Full Text Available Abstract Background The new field of metagenomics studies microorganism communities by culture-independent sequencing. With the advances in next-generation sequencing techniques, researchers are facing tremendous challenges in metagenomic data analysis due to huge quantity and high complexity of sequence data. Analyzing large datasets is extremely time-consuming; also metagenomic annotation involves a wide range of computational tools, which are difficult to be installed and maintained by common users. The tools provided by the few available web servers are also limited and have various constraints such as login requirement, long waiting time, inability to configure pipelines etc. Results We developed WebMGA, a customizable web server for fast metagenomic analysis. WebMGA includes over 20 commonly used tools such as ORF calling, sequence clustering, quality control of raw reads, removal of sequencing artifacts and contaminations, taxonomic analysis, functional annotation etc. WebMGA provides users with rapid metagenomic data analysis using fast and effective tools, which have been implemented to run in parallel on our local computer cluster. Users can access WebMGA through web browsers or programming scripts to perform individual analysis or to configure and run customized pipelines. WebMGA is freely available at http://weizhongli-lab.org/metagenomic-analysis. Conclusions WebMGA offers to researchers many fast and unique tools and great flexibility for complex metagenomic data analysis.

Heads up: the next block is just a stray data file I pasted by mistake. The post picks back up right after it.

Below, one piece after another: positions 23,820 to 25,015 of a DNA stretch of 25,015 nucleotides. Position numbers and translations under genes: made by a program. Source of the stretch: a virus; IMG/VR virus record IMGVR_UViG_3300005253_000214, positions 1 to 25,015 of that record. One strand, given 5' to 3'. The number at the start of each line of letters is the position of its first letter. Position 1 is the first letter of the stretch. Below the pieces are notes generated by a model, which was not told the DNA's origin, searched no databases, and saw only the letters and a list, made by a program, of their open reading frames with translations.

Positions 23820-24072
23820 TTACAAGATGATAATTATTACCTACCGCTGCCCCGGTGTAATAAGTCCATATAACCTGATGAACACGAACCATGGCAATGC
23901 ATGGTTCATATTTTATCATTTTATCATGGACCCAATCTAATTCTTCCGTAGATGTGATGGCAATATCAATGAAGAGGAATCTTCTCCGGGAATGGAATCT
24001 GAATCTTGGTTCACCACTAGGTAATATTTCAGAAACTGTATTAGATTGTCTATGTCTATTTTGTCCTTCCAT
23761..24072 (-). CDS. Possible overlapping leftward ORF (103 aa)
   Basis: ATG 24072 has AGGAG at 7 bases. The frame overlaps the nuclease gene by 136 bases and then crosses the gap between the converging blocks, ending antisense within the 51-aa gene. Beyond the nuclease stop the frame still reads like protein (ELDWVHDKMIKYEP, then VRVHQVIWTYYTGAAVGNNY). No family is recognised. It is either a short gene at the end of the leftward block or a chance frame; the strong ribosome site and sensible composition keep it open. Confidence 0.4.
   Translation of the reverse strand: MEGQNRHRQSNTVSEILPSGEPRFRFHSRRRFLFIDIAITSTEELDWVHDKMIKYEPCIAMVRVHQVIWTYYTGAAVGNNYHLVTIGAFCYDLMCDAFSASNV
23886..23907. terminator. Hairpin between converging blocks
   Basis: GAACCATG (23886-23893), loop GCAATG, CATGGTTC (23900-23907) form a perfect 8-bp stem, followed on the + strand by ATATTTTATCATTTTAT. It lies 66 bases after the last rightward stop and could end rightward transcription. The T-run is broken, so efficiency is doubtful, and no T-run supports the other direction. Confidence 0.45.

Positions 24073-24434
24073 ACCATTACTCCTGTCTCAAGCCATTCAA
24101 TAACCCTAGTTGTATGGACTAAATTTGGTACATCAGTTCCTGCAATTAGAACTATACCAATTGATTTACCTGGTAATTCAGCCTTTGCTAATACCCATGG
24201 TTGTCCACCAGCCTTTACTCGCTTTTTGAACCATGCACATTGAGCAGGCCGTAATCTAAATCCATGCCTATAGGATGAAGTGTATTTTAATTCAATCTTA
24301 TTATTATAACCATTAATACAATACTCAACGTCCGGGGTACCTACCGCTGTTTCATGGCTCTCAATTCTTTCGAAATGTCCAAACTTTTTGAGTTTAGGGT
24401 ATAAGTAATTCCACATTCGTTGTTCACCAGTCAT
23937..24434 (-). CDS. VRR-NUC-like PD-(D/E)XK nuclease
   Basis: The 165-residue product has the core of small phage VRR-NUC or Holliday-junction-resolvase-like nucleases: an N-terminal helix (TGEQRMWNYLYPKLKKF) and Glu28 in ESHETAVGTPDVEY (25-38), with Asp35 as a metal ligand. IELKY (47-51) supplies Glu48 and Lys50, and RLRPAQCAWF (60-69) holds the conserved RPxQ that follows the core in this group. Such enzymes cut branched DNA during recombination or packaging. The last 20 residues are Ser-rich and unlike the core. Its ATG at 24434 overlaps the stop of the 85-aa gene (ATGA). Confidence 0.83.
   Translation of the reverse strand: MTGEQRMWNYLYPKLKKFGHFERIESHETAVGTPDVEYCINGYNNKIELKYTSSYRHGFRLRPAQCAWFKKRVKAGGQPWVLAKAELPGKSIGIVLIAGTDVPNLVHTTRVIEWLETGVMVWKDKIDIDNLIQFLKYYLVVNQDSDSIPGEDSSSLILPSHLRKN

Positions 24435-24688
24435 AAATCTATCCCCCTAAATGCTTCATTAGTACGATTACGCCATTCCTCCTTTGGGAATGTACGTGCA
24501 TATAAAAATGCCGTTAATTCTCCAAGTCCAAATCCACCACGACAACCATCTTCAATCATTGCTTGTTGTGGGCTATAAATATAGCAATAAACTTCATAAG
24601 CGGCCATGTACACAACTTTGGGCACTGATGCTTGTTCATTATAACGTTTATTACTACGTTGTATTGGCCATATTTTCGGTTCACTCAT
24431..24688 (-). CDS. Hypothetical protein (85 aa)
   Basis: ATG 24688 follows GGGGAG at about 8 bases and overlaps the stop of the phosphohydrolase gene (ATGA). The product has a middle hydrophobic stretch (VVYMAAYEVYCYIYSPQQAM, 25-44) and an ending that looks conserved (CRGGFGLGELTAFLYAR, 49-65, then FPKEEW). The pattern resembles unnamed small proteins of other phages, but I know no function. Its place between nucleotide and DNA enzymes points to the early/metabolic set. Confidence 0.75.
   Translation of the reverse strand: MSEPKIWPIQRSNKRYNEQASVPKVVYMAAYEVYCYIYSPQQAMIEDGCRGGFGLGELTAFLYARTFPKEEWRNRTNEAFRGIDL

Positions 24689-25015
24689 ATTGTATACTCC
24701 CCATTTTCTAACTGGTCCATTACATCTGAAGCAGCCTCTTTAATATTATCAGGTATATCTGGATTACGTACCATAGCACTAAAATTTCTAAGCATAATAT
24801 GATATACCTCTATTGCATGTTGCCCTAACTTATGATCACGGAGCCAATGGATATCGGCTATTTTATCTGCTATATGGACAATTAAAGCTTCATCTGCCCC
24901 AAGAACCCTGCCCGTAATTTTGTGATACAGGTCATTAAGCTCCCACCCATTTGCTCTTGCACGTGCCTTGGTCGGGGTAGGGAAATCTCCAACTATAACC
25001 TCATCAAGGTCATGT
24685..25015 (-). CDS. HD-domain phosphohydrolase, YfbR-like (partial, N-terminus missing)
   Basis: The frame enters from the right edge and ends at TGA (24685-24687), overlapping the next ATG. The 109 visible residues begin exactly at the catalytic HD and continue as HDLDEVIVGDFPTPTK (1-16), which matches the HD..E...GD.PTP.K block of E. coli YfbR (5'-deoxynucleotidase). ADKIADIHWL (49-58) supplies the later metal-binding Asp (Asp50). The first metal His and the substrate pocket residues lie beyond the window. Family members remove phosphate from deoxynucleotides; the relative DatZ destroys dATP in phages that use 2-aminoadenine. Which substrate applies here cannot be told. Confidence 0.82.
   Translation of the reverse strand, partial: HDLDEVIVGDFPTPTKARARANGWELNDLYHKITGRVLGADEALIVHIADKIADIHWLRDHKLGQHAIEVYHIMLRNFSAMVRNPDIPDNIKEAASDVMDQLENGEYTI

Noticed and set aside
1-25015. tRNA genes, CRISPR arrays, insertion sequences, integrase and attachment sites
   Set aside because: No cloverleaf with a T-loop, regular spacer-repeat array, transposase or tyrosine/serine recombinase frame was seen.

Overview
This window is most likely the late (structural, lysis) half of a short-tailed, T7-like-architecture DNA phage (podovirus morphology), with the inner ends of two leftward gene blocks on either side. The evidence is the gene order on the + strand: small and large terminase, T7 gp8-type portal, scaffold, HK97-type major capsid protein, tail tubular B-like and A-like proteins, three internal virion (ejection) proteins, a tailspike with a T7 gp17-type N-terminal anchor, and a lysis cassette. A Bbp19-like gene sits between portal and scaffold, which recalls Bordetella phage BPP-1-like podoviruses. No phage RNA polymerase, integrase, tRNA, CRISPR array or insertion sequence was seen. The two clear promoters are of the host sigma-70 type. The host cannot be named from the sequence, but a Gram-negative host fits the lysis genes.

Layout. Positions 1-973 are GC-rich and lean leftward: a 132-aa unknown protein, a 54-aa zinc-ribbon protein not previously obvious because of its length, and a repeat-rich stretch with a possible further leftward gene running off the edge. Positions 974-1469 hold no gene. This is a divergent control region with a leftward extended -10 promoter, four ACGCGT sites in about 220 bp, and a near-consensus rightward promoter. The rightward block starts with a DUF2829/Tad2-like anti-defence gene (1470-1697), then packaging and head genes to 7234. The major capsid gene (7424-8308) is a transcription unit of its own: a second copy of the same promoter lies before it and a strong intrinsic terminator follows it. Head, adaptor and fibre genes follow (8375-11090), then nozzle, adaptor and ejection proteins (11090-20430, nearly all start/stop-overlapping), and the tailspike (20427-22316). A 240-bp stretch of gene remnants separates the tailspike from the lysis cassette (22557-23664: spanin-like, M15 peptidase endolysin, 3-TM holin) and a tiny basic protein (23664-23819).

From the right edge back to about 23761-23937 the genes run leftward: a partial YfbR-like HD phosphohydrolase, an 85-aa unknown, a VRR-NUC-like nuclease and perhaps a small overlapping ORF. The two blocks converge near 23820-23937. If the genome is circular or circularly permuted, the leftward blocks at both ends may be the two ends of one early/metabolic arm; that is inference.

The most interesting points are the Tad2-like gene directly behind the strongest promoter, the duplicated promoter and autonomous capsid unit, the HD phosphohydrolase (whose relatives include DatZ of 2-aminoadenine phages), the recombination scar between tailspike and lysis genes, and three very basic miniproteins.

20. The scale analysis sequence for LWR fuel depletion

    International Nuclear Information System (INIS)

    Hermann, O.W.; Parks, C.V.

    1991-01-01

    The SCALE (Standardized Computer Analyses for Licensing Evaluation) code system is used extensively to perform away-from-reactor safety analysis (particularly criticality safety, shielding, heat transfer analyses) for spent light water reactor (LWR) fuel. Spent fuel characteristics such as radiation sources, heat generation sources, and isotopic concentrations can be computed within SCALE using the SAS2 control module. A significantly enhanced version of the SAS2 control module, which is denoted as SAS2H, has been made available with the release of SCALE-4. For each time-dependent fuel composition, SAS2H performs one-dimensional (1-D) neutron transport analyses (via XSDRNPM-S) of the reactor fuel assembly using a two-part procedure with two separate unit-cell-lattice models. The cross sections derived from a transport analysis at each time step are used in a point-depletion computation (via ORIGEN-S) that produces the burnup-dependent fuel composition to be used in the next spectral calculation. A final ORIGEN-S case is used to perform the complete depletion/decay analysis using the burnup-dependent cross sections. The techniques used by SAS2H and two recent applications of the code are reviewed in this paper. 17 refs., 5 figs., 5 tabs